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Indirect export of basmati rice from India to Iran, via the United Arab Emirates (UAE), is helping India regain its basmati rice market. Four months after world leaders agreed to lift sanctions on Iran, Dubai has emerged the new stopover for India's basmati rice exports to Iran. There has been a sudden spurt in India's basmati rice export to the UAE, from an average of 15,000 tonnes a month in 2014 to nearly 80,000 tonnes at present, according to data from rice traders.
The UAE is Iran's biggest non-oil trading partner. When sanctions on Iran were on, there had been a 30 per cent reduction in UAE's export to Iran, according to a 2012 consultation paper of the International Monetary Fund. Since the sanctions were lifted, the trade between two countries have returned to normalcy, which has given Indian basmati rice exporters the opportunity to use ports in Dubai to ship basmati rice to Iran. Direct exports of basmati rice to Iran are subject to permits by Iran to India, which had severely impacted Indian basmati rice exports. The rice exported to Iran via the UAE does not require permit.
Iran had stopped issuing fresh licences for import of basmati rice since October 2014, citing reasons such as high pesticide content and self-sufficiency in production. Iran has, however, decided to open a direct route to import basmati rice from India. Permits for Iranian importers are expected to be issued over the next two months.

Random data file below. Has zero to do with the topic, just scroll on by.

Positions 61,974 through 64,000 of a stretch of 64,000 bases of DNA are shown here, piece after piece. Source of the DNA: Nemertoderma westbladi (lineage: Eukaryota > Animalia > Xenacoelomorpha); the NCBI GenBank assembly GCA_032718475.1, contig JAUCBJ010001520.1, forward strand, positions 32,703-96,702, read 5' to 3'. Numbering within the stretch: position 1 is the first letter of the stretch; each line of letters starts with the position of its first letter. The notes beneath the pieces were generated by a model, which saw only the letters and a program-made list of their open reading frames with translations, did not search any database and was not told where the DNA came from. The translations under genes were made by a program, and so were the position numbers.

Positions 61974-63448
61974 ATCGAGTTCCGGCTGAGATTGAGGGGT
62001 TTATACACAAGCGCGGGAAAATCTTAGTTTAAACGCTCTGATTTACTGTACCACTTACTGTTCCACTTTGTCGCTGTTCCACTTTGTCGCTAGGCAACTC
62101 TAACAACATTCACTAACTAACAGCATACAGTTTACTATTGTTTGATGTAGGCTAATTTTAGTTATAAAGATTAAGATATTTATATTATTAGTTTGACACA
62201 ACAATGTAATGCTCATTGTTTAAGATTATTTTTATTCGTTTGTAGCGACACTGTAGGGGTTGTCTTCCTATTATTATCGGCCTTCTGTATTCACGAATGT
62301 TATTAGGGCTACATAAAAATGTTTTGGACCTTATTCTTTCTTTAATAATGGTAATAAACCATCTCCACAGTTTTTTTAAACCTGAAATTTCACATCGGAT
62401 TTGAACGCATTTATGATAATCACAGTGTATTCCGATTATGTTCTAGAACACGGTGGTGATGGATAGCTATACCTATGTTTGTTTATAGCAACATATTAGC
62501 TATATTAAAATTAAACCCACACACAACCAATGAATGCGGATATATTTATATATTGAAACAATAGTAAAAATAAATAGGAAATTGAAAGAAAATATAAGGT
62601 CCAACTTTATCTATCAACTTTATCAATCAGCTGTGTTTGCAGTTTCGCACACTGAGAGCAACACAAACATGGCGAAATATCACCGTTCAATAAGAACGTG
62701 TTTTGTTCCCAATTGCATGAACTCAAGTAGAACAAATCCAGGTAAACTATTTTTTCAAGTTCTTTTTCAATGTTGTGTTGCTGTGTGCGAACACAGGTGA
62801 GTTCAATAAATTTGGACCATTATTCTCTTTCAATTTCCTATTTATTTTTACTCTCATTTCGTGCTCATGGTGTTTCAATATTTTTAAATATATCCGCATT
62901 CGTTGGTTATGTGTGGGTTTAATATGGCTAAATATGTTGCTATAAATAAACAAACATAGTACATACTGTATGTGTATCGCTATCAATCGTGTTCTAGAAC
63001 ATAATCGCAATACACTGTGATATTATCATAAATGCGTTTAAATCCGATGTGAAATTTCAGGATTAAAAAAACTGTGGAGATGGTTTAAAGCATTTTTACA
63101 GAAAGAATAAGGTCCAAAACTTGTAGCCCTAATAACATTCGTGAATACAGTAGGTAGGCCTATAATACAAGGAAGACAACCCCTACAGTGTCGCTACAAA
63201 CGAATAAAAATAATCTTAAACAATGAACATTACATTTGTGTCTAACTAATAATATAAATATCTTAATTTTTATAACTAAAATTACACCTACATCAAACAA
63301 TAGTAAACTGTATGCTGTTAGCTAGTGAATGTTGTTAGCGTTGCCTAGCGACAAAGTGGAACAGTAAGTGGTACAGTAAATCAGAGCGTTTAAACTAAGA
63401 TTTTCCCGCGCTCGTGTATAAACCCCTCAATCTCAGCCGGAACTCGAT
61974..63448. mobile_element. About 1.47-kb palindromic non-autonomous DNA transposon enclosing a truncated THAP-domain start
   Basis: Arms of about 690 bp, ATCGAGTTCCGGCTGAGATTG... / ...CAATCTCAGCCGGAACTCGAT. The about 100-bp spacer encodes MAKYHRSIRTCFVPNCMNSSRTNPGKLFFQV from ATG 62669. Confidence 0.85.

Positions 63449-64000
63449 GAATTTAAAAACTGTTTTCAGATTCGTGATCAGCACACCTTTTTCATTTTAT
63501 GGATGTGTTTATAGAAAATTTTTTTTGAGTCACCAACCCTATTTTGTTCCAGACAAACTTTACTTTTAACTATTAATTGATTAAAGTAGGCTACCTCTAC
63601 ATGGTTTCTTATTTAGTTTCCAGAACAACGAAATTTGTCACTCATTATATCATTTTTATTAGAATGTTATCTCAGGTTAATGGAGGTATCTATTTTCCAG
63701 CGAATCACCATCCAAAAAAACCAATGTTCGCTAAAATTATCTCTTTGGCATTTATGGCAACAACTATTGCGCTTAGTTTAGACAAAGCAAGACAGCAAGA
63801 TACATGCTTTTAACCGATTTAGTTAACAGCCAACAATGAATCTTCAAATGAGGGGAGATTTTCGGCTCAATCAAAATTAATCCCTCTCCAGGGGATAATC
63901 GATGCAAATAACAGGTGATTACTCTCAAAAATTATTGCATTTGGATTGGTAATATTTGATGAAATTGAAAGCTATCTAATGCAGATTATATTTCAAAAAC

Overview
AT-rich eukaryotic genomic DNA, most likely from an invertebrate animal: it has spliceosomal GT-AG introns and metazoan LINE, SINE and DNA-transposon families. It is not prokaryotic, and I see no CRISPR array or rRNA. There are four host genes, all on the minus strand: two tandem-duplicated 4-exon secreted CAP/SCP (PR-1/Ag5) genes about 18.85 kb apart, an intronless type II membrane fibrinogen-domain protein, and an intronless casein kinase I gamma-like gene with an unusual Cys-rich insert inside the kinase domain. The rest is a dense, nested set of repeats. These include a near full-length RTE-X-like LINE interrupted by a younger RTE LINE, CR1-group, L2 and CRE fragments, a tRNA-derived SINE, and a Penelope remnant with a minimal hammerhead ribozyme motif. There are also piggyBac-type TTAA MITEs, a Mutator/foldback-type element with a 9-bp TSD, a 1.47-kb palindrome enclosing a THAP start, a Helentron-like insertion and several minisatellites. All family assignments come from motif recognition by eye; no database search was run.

Between August and September, India exported 81,000 tonnes of basmati rice to the UAE, compared to 18,000 tonnes in the year-ago period. According to rice exporters, about 80 per cent of the exports are shipped to Iran. Iran's annual demand for basmati rice is close to 2.4 million tonnes (mt), and its own production is 1.4 mt. This means, an annual import requirement of 1 mt. Thus, Iran needs to import about 100,000 mt of basmati rice every month to meet its demand.
"With a substantial amount of basmati rice export taking place via Dubai, the system of permits for rice exports is gradually becoming redundant. Moreover, the demand for basmati rice in Iran is gradually increasing. Earlier, in the wake of sanctions, Iran had built a substantial stock of rice. As the sanctions are set to be removed, Iran has now resumed normal buying. The exports are almost same as that in the pre-permit regime if taken both from the UAE route and India," said Vijay Sethia, former president of All India Rice Exporters' Association.
Traditionally, basmati rice has been among India's top agri-export commodity, and Iran the biggest buyer. Following Iran's reluctance to buy basmati rice from India, exports have taken a major hit. In 2014-15, India exported 0.93 mt of basmati rice to Iran compared with 1.4 mt in 2013-14, according to Agricultural and Processed Food Products Export Development Authority. The realisation from basmati rice exports to Iran in 2014-15 was Rs 6,759 crore, against Rs 10,976 crore in 2013-14 - a fall of 60 per cent.